When under pressure Robin would retreat into his bubble and make it almost impossible to get his attention. I worked at Riverside Studios for 18 months and felt sad that I never really got to know him, other than as a designer who worked in the same room. He drove possibly one of the least reliable cars in London - a beautiful restored vintage Bristol, with its evocative 1940s styling. It was in the garage more than on the road and the mechanic could often be heard on the end of the phone explaining to Robin how the patient was doing.
Norman the Artworker - known as “Nippy Norm” primarily by Norman himself, he had amazing hand and artworking skills. Norman began is career in the advertising agencies of the 70s and 80s and was everything that Robin was not. Loud and cheerfully opinionated, Norm would happily, sing, chat and tell truly awful jokes throughout the day. An artworking ‘barrow boy’ with an infectious charm, I liked Norm, there was a joy and confidence in his own skills and experience that was refreshing. He was also an interesting character to brief, which is what I had to do regularly.
If Norm thought he could get away with something he would. Part of my role was pre-press artwork quality control and I was the one that had to get Norm to redo things if he had gone his own way, rather than follow the design brief. Sometimes I wondered why he bothered, but he always re-worked a job with good grace. Leaving about eight months after I arrived, I often wonder what happened to Norm, he and his job, being pretty much superseded by the arrival of the Apple Mac and desktop publishing.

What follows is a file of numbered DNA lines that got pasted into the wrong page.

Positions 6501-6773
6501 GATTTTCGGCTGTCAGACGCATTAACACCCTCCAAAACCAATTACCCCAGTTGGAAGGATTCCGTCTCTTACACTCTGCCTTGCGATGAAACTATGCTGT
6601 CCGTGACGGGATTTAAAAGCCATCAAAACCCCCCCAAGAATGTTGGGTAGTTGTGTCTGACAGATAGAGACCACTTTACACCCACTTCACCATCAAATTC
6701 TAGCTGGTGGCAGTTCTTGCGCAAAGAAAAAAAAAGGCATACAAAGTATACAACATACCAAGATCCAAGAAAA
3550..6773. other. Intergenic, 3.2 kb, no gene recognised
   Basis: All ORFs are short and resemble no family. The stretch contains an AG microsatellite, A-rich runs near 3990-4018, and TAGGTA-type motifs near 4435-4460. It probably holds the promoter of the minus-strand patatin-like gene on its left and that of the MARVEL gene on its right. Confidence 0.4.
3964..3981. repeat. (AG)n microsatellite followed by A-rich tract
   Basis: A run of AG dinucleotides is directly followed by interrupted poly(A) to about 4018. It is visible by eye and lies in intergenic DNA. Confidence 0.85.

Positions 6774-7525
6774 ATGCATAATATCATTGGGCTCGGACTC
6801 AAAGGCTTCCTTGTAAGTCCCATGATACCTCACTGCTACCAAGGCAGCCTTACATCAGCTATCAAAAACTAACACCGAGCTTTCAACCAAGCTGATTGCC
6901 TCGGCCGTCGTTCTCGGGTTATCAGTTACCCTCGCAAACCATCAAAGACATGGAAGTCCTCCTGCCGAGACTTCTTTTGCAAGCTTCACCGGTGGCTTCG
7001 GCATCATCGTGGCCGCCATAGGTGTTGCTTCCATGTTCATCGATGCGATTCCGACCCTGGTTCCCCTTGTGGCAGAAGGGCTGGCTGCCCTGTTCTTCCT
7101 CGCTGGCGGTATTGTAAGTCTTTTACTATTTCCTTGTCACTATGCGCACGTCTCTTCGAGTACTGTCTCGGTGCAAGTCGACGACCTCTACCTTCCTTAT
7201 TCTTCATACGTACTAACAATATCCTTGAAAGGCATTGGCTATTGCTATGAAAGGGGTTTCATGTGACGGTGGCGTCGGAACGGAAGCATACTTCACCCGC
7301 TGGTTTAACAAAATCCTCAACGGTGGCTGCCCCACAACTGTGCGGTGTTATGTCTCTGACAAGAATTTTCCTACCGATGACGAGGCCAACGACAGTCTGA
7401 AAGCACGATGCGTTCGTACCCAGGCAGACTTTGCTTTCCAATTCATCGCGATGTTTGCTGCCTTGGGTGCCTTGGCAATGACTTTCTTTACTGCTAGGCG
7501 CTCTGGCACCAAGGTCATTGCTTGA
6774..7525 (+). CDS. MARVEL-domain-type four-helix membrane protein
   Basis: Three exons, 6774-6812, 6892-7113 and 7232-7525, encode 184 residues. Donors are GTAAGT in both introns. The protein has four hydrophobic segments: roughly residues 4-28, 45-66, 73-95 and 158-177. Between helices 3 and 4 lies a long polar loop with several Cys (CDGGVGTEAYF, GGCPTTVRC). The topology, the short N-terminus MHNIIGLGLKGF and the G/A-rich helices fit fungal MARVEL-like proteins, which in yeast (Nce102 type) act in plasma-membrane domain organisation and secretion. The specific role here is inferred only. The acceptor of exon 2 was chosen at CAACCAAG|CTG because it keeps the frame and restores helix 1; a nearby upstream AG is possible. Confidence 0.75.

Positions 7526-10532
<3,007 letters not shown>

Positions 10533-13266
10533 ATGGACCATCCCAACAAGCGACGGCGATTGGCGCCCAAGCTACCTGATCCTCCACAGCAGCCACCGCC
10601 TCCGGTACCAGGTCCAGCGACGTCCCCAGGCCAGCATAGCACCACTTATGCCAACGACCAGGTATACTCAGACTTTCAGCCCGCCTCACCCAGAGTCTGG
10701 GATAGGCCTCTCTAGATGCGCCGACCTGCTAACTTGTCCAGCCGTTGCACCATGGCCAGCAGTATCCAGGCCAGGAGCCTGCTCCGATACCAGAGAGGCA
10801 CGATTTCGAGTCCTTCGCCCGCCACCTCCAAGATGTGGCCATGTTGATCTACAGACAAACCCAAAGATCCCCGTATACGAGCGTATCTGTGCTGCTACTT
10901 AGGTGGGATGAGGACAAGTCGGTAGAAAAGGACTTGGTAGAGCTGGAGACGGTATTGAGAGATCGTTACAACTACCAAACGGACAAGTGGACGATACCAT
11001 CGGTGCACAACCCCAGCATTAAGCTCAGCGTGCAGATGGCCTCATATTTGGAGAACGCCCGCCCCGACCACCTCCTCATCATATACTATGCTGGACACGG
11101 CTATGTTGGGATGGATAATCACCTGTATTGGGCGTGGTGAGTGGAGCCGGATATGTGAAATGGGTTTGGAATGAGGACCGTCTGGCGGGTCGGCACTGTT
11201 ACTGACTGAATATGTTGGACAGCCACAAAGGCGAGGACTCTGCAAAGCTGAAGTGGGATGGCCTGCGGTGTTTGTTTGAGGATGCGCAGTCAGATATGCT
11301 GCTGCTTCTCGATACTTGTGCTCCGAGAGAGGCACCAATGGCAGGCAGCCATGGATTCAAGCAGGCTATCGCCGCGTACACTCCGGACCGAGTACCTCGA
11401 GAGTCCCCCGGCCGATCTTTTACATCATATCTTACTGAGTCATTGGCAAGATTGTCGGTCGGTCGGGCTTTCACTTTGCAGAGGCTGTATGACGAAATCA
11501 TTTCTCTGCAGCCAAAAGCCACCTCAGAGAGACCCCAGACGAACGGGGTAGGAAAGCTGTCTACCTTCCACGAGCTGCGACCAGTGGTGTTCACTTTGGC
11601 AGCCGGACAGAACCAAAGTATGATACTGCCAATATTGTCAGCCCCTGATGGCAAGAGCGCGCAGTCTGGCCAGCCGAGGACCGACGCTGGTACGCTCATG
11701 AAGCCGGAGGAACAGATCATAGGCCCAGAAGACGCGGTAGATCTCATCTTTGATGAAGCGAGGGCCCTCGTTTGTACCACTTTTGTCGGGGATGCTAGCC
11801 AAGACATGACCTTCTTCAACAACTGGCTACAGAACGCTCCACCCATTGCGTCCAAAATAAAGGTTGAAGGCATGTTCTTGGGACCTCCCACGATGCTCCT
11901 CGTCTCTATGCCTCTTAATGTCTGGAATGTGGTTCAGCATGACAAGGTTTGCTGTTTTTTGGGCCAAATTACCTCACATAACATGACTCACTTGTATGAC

Stephen the Artworker - Stephen was a complete contrast from Norm. A quiet, self-contained Yoga teacher and hardcore vegetarian, Stephen made weird teas that smelt a little like an old compost heap, made from leaves from his own garden, and were, at times, over-powering in a small studio space. He had one pace of work just a little slower than ‘steady’. This drove Derek and Robin absolutely crazy, as when we were busy the artwork just kept stacking up and up. I know he stayed for a while after I left, I could never work out how or why he stuck it for so long.
Tanya joined about a month after me as the Studio Administrator and lived just off Sloane Square with her parents. Learning on the job was tough but Tanya was a quick learner and became invaluable in the practical running of the studio. Just 18 when she started and already an enthusiastic socialiser, Tanya’s post weekend stories were hugely entertaining and delivered with gales of laughter, she was a breath of fresh air and held her own in a studio full of men. Tanya also ran the fax machine, which was a character in its own right…